He jerked around as movement on the next ridge over caught his attention. Squinting, he pulled down his hat brim to shield his keen, blue-green eyes. This temporary shade let him more closely see the silhouette of a rider. It wasn’t unusual for men to pass through his land. Sometimes they stopped by the Circle P ranch house to pay their respects and other times kept riding. He didn’t much care, though Beatriz enjoyed fixing for a new face now and then. It broke up the daily routine and let her hear gossip from around the territory.
Ty was less inclined to like the company. Men on the move were usually running from something and going to any place that didn’t know their faces. More than once he had been like that. He’d left towns with no destination in mind simply because the horizon promised new freedoms. The difference between his wanderlust then and most of the men riding Circle P land was that he’d never been escaping arrest.
He shook his head. That footloose, easy philosophy had worn him down over a few years. By the time he’d put down stakes, he had become a deputy marshal and then a full-fledged, badge-toting lawman. For ten years he had gained the reputation of being a town tamer.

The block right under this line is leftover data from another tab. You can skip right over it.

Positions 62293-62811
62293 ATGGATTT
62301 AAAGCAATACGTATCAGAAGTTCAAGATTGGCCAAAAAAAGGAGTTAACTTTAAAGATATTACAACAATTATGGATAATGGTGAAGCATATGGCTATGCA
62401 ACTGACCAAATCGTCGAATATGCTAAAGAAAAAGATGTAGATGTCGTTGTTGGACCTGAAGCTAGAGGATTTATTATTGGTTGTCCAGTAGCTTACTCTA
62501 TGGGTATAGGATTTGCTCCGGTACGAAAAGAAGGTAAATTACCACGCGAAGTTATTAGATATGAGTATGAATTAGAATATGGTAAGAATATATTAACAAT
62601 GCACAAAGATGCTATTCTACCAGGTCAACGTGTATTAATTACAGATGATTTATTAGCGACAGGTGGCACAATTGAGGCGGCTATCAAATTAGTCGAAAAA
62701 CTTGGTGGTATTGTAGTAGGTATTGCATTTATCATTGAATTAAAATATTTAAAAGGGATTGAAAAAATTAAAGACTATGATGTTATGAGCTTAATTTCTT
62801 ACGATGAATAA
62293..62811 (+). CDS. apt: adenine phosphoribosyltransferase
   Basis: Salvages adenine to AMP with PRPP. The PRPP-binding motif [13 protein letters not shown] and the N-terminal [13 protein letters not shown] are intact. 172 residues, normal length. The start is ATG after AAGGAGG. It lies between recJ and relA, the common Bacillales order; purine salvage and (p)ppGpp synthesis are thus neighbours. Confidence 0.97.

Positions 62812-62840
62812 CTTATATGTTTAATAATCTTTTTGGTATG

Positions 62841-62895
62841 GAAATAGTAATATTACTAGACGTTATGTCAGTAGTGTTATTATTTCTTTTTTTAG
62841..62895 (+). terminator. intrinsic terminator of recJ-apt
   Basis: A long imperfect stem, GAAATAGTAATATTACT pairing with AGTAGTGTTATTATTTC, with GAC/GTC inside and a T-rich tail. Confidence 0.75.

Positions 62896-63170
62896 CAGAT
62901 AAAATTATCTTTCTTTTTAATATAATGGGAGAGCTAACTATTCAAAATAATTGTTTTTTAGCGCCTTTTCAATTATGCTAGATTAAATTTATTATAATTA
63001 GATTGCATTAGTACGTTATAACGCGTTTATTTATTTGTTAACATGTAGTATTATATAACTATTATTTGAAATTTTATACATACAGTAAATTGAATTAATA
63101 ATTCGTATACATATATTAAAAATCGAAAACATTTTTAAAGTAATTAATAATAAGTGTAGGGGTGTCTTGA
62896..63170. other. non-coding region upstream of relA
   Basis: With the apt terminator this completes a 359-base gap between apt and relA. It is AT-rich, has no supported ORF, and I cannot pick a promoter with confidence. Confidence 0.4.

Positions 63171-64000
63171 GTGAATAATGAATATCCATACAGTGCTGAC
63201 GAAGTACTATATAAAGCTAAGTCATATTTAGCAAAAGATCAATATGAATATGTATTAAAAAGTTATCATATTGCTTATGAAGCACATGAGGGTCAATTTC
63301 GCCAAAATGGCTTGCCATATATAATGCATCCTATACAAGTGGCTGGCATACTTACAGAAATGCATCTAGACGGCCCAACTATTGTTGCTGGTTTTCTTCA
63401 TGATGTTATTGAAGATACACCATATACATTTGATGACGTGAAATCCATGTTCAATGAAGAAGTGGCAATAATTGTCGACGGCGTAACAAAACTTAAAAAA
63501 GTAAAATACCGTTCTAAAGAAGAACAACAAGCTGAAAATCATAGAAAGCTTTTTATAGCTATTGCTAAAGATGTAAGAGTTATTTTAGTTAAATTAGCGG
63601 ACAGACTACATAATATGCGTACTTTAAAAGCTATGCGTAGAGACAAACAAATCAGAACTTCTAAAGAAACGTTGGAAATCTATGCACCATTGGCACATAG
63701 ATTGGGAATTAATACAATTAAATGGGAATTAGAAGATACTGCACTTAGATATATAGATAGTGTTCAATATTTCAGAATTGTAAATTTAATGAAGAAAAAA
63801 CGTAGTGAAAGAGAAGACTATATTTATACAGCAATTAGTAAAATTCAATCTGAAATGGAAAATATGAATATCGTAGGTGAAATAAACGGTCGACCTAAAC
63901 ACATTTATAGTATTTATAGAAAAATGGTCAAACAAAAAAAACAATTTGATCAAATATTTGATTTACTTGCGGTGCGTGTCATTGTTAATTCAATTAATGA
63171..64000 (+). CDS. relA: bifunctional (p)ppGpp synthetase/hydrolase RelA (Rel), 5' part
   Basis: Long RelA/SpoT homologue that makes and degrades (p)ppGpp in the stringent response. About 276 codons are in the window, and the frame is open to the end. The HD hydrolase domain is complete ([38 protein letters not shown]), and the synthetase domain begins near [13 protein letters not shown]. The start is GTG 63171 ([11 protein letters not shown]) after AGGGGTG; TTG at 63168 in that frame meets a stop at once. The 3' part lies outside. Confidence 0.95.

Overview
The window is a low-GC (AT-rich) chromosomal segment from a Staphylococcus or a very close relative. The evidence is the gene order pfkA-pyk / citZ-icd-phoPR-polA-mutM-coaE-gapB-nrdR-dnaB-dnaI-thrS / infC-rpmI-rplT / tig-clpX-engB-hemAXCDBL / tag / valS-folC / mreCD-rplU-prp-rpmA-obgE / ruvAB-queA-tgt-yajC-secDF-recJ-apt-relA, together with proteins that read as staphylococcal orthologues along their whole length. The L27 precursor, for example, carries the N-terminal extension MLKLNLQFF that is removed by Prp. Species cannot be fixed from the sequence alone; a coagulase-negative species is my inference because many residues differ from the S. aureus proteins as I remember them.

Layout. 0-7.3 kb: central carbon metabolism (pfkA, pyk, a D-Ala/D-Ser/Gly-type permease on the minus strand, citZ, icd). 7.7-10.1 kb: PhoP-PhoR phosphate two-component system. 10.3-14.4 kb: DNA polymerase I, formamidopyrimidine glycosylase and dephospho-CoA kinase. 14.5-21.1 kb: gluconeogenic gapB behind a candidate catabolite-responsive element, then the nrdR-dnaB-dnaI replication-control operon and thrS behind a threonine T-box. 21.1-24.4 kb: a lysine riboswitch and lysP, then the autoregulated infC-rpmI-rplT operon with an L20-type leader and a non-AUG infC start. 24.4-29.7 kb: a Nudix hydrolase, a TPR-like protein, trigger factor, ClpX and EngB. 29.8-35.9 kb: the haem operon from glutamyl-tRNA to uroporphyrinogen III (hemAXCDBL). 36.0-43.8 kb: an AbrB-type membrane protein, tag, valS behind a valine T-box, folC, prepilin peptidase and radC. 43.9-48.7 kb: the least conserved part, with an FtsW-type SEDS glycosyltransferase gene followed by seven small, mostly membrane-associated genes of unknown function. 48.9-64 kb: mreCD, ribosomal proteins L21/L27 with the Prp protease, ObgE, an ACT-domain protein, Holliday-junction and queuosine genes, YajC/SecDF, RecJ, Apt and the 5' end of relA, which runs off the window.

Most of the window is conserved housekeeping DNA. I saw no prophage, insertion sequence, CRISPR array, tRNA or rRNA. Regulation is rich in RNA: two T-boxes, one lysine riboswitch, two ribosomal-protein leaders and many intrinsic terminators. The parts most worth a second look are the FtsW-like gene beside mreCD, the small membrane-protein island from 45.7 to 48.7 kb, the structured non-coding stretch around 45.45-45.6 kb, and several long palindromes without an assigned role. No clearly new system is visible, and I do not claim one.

Meeting and befriending some of the fastest hands in the West had been pleasant, for the most part. Meeting and gunning down the ones who thought they were the fastest and were intent on proving it eventually brought him to Warknife and Beatriz Salazar, the fiery chile pepper daughter of the town banker. The day he had asked Beatriz to be his wife and she had accepted was the day he turned in his badge. That was twenty-one years ago.
He squinted a little harder and concentrated on the distant rider. Nostalgia was for old men. Ty Brannigan wasn’t that old. Not yet, by damn.
As he turned to mount, he stopped and took another, harder look.